Burlington Residents Will Vote on Capital Bonds, Bike Path Question | Off Message

Burlington Residents Will Vote on Capital Bonds, Bike Path Question


The capital bond would fund additional repaving of the Burlington Bike Path. - FILE: ALICIA FREESE
  • File: Alicia Freese
  • The capital bond would fund additional repaving of the Burlington Bike Path.
Updated at 4:15 p.m. to add in estimated tax increases in the event the bond proposals pass.
Burlington residents will have a say at the polls this November on several big-ticket items. 

The city council on Monday unanimously approved Mayor Miro Weinberger’s proposal to put a $27.5 million bond for capital upgrades on the ballot. Among the repairs it would pay for: sidewalk and street upgrades, bike path improvements, and several new fire engines.

At the same meeting, the council approved an $8.4 million bond to replace aging water pipes. Forty percent of Burlington’s water mains are more than 75 years old, according to the administration.

The water bond needs a simple majority to pass, while the capital bond requires approval from two-thirds of voters. 

If the capital bond passes, the owner of a home valued at $231,500 would see their tax bill increase incrementally, up to roughly $120 more per year by 2027, according to figures provided by Weinberger's administration. Similarly, if the water bond passes, the water bill for an average single-family home would gradually increase to an additional $31 per year by the year 2022.

Before the vote, several council members expressed reservations about straining residents’ wallets. Councilor Sharon Bushor, an Independent, worried that residents, presented with so many large financial items on the ballot, would “just vote them all down.” The Burlington School District has been considering putting a multimillion-dollar bond on the ballot for its infrastructure needs. And the Weinberger administration will also be seeking approval of $22 million in tax increment financing to fund public infrastructure work associated with the Burlington Town Center project.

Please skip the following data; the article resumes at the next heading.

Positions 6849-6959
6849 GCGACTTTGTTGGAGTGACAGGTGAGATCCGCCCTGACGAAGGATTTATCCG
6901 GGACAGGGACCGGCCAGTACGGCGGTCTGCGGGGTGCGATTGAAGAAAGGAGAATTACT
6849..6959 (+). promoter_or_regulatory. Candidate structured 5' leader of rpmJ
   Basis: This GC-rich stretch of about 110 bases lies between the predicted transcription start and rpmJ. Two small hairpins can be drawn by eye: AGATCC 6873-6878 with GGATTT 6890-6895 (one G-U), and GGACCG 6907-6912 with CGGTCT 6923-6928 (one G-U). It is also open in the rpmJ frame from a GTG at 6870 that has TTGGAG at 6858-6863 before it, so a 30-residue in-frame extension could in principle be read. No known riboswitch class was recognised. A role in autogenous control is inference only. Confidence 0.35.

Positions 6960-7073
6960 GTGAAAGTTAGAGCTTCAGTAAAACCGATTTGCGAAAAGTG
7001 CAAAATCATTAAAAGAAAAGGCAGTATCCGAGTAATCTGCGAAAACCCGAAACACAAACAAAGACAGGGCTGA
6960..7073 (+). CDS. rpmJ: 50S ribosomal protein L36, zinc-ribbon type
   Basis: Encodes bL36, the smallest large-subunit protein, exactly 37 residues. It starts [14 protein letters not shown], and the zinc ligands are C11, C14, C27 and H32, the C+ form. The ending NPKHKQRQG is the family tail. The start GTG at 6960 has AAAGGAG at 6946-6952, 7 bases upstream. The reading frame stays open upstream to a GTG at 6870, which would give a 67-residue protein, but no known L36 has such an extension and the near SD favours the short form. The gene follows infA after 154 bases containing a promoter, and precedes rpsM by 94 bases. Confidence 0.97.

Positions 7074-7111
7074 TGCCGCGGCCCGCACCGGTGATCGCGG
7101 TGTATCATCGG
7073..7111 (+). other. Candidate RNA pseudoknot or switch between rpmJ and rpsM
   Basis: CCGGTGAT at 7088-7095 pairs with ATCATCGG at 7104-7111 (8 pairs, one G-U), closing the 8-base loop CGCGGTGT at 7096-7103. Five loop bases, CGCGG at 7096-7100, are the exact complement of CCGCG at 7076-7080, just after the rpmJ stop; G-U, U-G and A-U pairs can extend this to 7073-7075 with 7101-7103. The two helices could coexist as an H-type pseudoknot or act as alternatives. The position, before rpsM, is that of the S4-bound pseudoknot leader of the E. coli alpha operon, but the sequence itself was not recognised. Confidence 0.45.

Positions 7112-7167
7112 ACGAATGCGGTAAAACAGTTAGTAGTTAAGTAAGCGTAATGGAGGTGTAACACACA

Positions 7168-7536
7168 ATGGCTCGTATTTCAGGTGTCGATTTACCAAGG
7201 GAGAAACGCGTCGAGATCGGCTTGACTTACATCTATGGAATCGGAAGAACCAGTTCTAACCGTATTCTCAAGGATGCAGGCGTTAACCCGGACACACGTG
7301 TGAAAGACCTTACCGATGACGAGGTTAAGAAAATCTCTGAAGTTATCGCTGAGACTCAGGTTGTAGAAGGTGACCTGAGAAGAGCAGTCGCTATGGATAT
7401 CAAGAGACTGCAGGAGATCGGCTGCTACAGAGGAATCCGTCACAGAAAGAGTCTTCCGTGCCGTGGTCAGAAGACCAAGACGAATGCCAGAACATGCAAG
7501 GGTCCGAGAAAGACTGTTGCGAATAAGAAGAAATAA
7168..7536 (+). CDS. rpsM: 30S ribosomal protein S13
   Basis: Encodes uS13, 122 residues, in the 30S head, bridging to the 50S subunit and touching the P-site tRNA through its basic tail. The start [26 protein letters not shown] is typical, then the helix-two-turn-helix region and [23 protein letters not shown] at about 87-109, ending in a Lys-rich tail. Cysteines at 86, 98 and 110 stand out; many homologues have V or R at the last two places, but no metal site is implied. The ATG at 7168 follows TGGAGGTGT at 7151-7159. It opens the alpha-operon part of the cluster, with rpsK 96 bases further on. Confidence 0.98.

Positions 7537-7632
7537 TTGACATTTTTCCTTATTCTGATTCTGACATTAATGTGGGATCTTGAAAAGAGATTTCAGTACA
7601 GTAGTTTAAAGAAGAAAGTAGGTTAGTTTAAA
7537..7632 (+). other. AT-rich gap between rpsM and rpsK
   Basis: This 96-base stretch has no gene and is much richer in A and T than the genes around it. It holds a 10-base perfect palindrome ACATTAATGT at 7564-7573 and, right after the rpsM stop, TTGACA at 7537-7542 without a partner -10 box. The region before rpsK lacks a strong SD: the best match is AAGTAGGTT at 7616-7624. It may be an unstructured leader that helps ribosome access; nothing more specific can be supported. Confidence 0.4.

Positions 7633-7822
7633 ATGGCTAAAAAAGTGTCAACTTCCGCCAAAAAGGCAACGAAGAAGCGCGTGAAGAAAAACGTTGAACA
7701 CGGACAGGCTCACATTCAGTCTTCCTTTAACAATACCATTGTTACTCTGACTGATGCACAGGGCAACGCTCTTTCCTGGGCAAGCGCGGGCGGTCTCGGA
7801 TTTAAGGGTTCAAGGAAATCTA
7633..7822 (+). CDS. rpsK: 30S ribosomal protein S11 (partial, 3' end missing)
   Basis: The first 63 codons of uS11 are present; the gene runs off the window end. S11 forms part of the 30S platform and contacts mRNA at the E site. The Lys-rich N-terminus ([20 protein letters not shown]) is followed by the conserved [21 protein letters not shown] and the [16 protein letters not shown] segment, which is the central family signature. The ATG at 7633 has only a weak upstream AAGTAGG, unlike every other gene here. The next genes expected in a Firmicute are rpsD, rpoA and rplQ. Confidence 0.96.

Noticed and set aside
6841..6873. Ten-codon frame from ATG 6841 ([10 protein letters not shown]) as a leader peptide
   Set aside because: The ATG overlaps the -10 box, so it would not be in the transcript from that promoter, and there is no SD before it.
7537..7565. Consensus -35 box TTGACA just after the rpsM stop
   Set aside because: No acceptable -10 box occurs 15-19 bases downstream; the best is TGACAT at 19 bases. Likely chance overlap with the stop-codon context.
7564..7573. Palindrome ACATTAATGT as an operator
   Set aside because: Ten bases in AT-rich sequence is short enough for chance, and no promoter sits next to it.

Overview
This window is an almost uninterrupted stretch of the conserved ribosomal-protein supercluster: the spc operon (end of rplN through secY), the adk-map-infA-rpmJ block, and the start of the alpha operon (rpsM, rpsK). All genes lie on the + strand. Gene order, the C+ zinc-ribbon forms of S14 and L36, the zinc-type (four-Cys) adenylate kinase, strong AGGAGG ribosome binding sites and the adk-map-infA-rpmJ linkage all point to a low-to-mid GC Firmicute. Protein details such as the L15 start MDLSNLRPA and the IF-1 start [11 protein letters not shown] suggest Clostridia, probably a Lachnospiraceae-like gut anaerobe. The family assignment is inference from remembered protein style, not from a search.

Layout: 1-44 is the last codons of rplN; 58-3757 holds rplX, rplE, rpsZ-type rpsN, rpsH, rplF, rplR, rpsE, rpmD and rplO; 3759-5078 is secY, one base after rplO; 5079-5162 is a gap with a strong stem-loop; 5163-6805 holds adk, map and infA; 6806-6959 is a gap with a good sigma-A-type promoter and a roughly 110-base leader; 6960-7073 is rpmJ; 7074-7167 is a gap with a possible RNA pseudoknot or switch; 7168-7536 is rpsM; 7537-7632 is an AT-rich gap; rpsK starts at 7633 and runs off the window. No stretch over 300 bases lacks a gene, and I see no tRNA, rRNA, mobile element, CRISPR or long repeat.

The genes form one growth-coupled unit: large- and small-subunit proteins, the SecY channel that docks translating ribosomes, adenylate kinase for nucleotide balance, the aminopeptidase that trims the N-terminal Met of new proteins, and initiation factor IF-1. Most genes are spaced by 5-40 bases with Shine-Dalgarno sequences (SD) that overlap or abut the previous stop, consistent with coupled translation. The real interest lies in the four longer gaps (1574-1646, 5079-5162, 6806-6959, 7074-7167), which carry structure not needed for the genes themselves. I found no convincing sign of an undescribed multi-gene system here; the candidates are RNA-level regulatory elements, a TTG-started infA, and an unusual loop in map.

But the council’s tripartisan support bodes well for the bonds’ chances of passing. 

The council also approved the mayor’s broader $50 million, 10-year capital plan, which includes the two bonds on November's ballot. To raise cash to fund the rest of the plan, Weinberger wants to increase the city’s tax on alcohol and rooms by 2 percent, get the University of Vermont and Champlain College to pitch in, and seek other private donations. While the total cost is hefty, the mayor emphasized the plan is full of necessary improvements. It’s “not a Cadillac plan,” he said. 

Earlier Monday, longtime bike path advocate Rick Sharp succeeded in getting an item on the ballot by way of a petition. With help from family and employees of his Segway company, Sharp collected the required 1,650 signatures to put the following question to the voters: “Should the Mayor of Burlington and the City Council be advised to relocate the Burlington Bicycle Path to the west side of the railroad tracks between College and King streets even if that means utilizing the public trust doctrine or eminent domain to accomplish this task?”

The rerouted bike path Sharp proposes would allow users to twice avoid crossing the railroad tracks — but it would pass through Lake Champlain Transportation property. According to operations manager Heather Stewart , the company depends on that strip of land to access their ferries and make deliveries during high water.

Sharp, who helped create the bike path by getting a question on the ballot back in 1980, is adamant that the relocation is needed. He says the two rail crossings are hazardous and contribute to bottlenecks along that downtown section of the bike path. “To me it’s like finishing the last piece of the puzzle,” he said.

City Parks, Recreation & Waterfront Director Jesse Bridges doesn’t necessarily disagree with Sharp. “We have long held conceptual plans for the bike path that include moving the path to the west of the tracks,” Bridges said. But he suggested that “it’s not as easy as it might seem.” He continued: “It’s a complicated area that involves a couple pieces of private property,” as well as engineering challenges.

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